A Somatics exercise, as inspired by Moshé Feldenkrais : Tears might roll!

A blog post about teaching. An exercise to relief tension in your neck and chest, a moment to improve your coordination, to fine-tune your motor-control, to raise your embodied awareness. A liberating movement meditation, if you will, in which you learn, observe, feel comfortable and are at peace.

To do so, consider the following movement: a little bit of sliding of the head to the left and back again. In the following starting position, in the style of a Somatics (or Feldenkrais) class:

Describe the starting position

  • You’re lying on your belly,
  • with one hand on top of the other.
  • Your head is resting on your hands
  • and your head is turned to the left.

Instruct the movement:

  • Slide your head to the left,
  • and back again.

Point out which movement options you want to exclude, and what to do instead:

  • Don’t slide your arms to the left, slide your head.
  • The hands stay where they are, it’s your head that’s moving.
  • Don’t roll your head, don’t put your forehead on your hands. Keep your head turned to the left, keep your nose pointing to the left.

Give alternative instructions for the same movement:

  • Your nose is moving closer to your left elbow,
  • and further away again.

Describe the quality of how to move:

  • Lift your head only a little bit, just enough to allow it to slide.
  • Don’t effort yourself, make light movements.
  • Move slowly, so that you can observe the smallest details and connections.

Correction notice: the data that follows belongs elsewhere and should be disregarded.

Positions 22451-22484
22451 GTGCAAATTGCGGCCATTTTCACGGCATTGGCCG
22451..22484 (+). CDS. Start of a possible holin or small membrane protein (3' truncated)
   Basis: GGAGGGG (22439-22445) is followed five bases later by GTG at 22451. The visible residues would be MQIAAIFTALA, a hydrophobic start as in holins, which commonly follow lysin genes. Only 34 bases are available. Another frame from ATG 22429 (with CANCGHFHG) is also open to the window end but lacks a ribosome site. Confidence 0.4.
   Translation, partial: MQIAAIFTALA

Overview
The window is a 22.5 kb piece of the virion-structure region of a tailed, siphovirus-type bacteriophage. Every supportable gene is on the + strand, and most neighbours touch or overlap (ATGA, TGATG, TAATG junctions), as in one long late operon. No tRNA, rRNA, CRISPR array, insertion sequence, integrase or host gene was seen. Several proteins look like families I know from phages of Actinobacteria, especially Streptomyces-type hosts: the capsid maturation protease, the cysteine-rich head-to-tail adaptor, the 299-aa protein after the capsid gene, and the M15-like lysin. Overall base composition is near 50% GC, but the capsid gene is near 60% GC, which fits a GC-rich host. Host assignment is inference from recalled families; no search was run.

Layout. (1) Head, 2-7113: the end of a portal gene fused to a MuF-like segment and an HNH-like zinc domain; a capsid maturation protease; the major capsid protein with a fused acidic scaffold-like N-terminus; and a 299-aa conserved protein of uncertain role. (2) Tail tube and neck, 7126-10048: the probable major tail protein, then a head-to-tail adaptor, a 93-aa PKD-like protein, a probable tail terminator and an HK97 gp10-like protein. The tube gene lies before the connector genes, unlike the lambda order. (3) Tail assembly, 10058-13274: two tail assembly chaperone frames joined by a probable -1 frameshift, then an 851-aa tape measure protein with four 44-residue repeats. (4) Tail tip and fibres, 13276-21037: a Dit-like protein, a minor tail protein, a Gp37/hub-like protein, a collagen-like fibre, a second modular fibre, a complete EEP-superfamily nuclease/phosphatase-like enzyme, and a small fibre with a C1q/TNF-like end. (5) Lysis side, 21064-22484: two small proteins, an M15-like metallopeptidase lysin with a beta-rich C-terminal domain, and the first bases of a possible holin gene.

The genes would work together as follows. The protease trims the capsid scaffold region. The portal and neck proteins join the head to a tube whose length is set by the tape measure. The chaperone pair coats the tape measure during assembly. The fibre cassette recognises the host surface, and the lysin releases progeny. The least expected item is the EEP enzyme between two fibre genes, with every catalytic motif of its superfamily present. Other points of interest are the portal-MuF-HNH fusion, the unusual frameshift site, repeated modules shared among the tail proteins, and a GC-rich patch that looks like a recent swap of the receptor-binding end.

• Don’t clench your jaw and don’t hold your breath while you’re moving.

Suggestions: Is it safe, is it comfortable?

  • Take rests in between each movement.
  • After each movement check in and observe: did you effort? Was there any unintended stressor that you don’t need, that you can let go of?

Tactile cues, describe how the movement connects to other areas of the body:

  • You might notice that your shoulders want to move, rotate, lift, and lower. Allow that to happen.
  • Allow your chest to side-bend, rotate, twist, naturally.
  • You might even observe your pelvis rolling, or your legs moving.

Follow up movements to turn this into a stronger lesson might be for differentiation, refinement or amplification, for example: move the head together with the hands, or arrest the head and only move the hands/elbows/arms, or do the same with the chest and pelvis in relation to the head and arms.

However, I mainly wrote this blog post for the last part, the tactile cues. It seems like this exercise is a movement of the head, therefore, all the movement might be performed with the neck, while buttressing and stiffening the chest. In fact, the breathing might be obstructed, the jaw clenched… all in order to move the head.

How surprising it will be to discover that in this particular situation, in this exercise setup, the chest can let go, and the shoulders might move! The hands stay in place, but the shoulders roll, rotate, twist, lift and lower; the shoulder-blades slide. Would you have discovered that on your own? Isn’t such a little tactile remark by the teacher, such a clue, just wonderful? Almost like a revelation?

It’s like stepping outside into the green after months (or years, decades maybe) of lockdown. Which might be quite emotional, especially if you didn’t even know why your chest was held arrested in such a stiff fashion, and you could have just moved and breathed freely instead. Liberation at last. Tears might roll!